What does ETA think of the Spanish government's new Minister of Justice?

We are not going to pass judgment on the person. But of course we can judge the actions that pertain to the post. And to be honest, the latest declarations left us dumbfounded. The new minister seems to be from the same school as his predecessor. Time will tell, but the fact that he has begun by reconfirming the ban on Batasuna, upholding the legal and political persecution of the Basque nationalist Left, does not bode well.

His actions form part of a state strategy and we will interpret whatever he does as such.

In Batasuna's statement at a famous rally at Anoeta stadium in 2004, the distinction was made between two tracks of talks, one for the political parties and activist groups, and another just for the Spanish government and ETA. Has ETA been interfering with the "other" track? Some people in the PSOE or the PNV have accused ETA of obstructing a political agreement…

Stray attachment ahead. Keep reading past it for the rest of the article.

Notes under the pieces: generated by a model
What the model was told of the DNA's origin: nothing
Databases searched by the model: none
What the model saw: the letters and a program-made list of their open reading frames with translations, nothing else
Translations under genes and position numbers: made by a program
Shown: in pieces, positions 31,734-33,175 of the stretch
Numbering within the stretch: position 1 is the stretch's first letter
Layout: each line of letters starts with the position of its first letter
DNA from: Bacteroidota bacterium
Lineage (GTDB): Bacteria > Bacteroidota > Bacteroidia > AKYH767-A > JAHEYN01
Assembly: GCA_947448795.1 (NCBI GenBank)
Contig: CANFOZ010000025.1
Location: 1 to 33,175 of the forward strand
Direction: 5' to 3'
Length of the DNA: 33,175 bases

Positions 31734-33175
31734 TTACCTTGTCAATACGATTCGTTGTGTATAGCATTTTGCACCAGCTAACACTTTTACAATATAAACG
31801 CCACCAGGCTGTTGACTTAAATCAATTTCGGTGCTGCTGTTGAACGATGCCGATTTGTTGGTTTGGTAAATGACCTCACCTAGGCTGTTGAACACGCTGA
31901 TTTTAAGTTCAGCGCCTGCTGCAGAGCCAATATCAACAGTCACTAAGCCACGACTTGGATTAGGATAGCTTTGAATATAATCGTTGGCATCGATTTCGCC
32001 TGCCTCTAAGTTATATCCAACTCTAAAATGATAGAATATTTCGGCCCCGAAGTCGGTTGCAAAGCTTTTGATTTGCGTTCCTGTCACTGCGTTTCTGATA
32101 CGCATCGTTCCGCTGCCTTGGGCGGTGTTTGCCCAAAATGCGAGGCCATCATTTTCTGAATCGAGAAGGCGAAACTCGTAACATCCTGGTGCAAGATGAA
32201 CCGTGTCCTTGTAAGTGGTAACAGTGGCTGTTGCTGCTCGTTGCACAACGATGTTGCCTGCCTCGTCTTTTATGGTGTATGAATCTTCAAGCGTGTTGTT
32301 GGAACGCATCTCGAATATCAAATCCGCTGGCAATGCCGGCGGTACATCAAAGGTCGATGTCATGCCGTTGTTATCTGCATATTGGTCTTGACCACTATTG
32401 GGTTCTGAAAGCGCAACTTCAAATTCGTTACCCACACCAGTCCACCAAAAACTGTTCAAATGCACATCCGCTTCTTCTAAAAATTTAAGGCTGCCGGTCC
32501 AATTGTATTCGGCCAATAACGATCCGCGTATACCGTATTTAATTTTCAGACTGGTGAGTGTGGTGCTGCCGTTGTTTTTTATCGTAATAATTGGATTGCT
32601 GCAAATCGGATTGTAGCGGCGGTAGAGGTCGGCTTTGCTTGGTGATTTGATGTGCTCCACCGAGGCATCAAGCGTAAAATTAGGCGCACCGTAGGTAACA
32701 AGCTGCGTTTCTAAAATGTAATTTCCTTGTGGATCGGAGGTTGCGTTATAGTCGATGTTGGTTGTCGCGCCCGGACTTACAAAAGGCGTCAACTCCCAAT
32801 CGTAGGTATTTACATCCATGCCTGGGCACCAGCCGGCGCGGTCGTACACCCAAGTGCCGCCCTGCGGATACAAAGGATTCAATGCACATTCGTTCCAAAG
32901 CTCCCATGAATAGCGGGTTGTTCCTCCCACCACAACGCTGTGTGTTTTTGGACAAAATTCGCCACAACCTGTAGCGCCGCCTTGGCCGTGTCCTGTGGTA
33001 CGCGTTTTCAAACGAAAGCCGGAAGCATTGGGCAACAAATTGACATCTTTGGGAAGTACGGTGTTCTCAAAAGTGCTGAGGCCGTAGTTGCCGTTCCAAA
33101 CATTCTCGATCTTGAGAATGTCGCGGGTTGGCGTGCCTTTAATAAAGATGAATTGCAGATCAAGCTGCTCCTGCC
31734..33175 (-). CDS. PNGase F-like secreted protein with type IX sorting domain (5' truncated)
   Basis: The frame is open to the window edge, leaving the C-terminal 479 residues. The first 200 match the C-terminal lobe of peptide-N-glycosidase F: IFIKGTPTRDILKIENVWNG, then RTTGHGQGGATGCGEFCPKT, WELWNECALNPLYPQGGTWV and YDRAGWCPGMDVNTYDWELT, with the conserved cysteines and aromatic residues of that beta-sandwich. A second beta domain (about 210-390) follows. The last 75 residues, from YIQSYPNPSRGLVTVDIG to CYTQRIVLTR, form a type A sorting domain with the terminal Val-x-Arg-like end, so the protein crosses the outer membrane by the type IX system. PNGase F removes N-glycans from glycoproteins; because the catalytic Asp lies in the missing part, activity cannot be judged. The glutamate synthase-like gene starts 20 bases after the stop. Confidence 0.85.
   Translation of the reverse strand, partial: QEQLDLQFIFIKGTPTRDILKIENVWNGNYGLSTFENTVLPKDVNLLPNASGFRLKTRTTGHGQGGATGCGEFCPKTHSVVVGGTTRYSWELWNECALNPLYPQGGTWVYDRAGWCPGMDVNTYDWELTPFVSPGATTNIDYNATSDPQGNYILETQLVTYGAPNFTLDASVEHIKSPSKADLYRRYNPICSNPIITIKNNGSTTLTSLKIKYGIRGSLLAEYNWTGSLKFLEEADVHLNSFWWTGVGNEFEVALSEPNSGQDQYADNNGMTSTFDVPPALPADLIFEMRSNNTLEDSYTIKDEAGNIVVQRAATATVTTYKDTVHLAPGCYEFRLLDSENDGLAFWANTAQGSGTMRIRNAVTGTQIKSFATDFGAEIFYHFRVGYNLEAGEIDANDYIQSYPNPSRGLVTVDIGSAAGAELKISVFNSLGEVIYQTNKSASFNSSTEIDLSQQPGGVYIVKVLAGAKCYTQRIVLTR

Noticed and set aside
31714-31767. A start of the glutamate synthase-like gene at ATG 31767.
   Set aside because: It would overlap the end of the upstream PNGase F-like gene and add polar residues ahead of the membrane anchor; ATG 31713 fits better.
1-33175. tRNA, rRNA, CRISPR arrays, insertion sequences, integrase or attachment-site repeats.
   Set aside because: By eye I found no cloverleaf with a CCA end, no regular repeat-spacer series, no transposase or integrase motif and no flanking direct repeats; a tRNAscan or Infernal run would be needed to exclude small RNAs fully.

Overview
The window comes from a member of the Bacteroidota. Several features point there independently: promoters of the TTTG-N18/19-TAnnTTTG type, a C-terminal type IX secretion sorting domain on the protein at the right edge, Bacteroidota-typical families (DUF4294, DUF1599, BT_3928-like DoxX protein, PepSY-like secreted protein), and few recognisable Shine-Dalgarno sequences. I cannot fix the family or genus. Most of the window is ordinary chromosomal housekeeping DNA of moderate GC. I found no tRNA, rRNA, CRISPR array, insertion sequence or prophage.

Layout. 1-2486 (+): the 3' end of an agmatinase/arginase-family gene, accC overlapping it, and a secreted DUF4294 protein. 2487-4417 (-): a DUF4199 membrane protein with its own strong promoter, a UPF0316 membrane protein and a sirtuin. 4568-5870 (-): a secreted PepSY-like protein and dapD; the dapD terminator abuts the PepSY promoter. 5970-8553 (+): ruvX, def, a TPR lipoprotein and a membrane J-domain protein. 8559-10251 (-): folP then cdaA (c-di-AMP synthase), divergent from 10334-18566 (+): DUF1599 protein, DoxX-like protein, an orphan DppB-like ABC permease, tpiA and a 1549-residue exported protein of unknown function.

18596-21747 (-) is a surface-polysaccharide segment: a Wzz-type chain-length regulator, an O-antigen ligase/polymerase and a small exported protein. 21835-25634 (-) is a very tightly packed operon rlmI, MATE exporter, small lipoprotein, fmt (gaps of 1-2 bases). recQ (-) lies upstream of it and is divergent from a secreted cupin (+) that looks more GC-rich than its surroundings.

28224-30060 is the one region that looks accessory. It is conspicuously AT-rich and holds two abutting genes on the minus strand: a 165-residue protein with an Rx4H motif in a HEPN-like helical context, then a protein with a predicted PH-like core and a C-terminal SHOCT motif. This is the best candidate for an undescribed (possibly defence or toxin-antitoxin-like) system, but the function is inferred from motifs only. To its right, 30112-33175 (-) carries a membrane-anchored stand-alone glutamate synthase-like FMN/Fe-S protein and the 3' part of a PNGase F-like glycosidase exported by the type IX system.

Not at all. ETA has no wish to interfere where it doesn't belong. Ultimately the PSOE and the PNV are just using this argument as an excuse to avoid having to confront the political issues of substance that the process has to involve, and addressing the political questions that will lead to a solution. But the proposal of Anoeta is a plan for negotiations that has been accepted by the people and is no longer at issue.

When ETA gets accused of interfering, we need to refresh our historical memories. Let us not forget that the present political structure was the fruit of a transitional process forced on Euskal Herria. And remember how it was imposed: with the Spanish army doing its bit, and with blithe acceptance and loyalty from the members of the reformist camp.

That anti-democratic structure, imposed by force, is guarded under the supervision of the Guardia Civil and the Spanish courts. In this way the political, economic, cultural and military oppression of Euskal Herria is perpetuated to this day. Some 'supervision'!